How do people write functional programs? How do they start?
By writing functions. When you are doing functional programming, you either are writing
main, or you are writing a helper function. Sometimes your main goal might be to write a data type with various relevant functions that operate on it.
Functional programming is very well suited to both top-down and bottom-up approaches. Haskell strongly encourages writing your programs in high-level language, and then simply defining the details of your high-level design. See
minimum, for example:
minimum :: (Ord a) => [a] -> a
minimum xs = foldl1 min xs
The function to find the smallest element in a list is written simply as a traversal over the list, using the min function to compare each element with the "accumulator", or current minimum value.
Are there design patterns for functional languages?
There are two things that could be equated to "design patterns", imho, higher-order functions and monads. Let's talk about the former. Higher-order functions are functions that either take other functions as input, or produce functions as output. Any functional language generally makes heavy use of
fold (fold is often also called "reduce"): three very basic higher-order functions that apply a function to a list in different ways. These replace boilerplate for loops in a beautiful way. Passing functions around as parameters is an extremely powerful boon to programming; lots of "design patterns" can be accomplished simpler by using higher-order functions, being able to create your own, and being able to leverage the powerful standard library, which is full of useful functions.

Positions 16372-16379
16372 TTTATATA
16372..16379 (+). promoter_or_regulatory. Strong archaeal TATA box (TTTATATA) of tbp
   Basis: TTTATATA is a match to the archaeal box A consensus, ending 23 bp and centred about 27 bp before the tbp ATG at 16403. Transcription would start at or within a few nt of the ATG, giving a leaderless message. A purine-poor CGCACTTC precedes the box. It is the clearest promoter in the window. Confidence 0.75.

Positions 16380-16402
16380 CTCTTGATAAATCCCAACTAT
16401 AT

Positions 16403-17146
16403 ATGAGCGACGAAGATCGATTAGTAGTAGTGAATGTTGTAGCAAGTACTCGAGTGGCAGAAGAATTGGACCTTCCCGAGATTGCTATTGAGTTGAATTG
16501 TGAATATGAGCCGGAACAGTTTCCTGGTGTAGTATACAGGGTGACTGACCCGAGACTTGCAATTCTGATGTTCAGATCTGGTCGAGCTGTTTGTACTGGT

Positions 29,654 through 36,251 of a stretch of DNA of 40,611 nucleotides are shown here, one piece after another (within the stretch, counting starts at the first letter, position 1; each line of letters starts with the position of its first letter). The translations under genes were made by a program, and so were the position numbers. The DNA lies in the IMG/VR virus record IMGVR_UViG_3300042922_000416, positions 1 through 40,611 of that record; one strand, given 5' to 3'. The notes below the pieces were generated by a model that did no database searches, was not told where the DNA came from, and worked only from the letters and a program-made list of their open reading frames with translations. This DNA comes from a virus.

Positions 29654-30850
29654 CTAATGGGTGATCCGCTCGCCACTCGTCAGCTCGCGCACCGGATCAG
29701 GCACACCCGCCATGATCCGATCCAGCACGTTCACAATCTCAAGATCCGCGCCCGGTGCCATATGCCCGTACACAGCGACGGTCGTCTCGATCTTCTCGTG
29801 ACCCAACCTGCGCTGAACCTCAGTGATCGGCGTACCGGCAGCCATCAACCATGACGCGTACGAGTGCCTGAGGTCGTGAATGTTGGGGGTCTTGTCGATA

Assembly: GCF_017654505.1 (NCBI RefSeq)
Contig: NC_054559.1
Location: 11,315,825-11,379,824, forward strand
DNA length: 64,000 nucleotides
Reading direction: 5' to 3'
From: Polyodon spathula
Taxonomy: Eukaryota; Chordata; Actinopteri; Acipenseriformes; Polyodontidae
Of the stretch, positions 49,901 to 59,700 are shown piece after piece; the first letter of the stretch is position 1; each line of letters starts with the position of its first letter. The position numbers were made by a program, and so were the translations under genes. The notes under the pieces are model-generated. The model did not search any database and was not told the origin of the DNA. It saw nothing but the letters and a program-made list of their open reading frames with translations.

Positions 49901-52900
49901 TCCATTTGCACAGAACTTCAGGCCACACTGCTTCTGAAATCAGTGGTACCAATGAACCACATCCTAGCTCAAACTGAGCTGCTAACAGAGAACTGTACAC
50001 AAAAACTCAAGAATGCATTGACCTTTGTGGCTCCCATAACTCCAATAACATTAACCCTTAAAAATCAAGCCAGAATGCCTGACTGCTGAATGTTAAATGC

Monads are the "scarier" topic. But they're not really that scary. My favorite way to think of monads is to think of them as enveloping a function in a bubble and giving that function superpowers (that only work inside the bubble). I could elaborate, but the world doesn't really need yet another monad analogy. So I'll move to quick examples. Suppose I want to use a nondeterministic "design pattern". I want to run the same computation for various different inputs at the same time. I don't want to choose just one input, I want to choose them all. That would be the list monad:
allPlus2 :: [Int] -> [Int]
allPlus2 xs = do x <- xs
return (x + 2)
Now, the idiomatic way to perform this is actually
map, but for illustration's sake, can you see how the list monad allowed me to write a function that looks like it operates on one value, but endowed it with the superpower to work on every element in a list? Other superpowers include failure, state, interacting with the "outside world", and parallel execution. These superpowers are very potent, and most programming languages allow functions with superpowers to rampage all around. Most people say Haskell doesn't allow these superpowers at all, but really, Haskell just contains them in monads so their effect can be limited and observed.
tl;dr Grokking higher-order functions and monads is the Haskell equivalent to grokking design patterns. Once you learn these Haskell concepts, you start thinking "design patterns" are mostly cheap workarounds to simulate the power of Haskell.
Are methodologies like extreme programming or agile development applicable for functional languages?
I don't see anything that ties these management strategies down to any one programming paradigm. As phynfo stated, functional programming practically forces you to do function decomposition, breaking a large problem into subproblems, so mini-milestones should be a piece of cake. There are tools like QuickCheck and Zeno to test or even prove properties about the functions you write.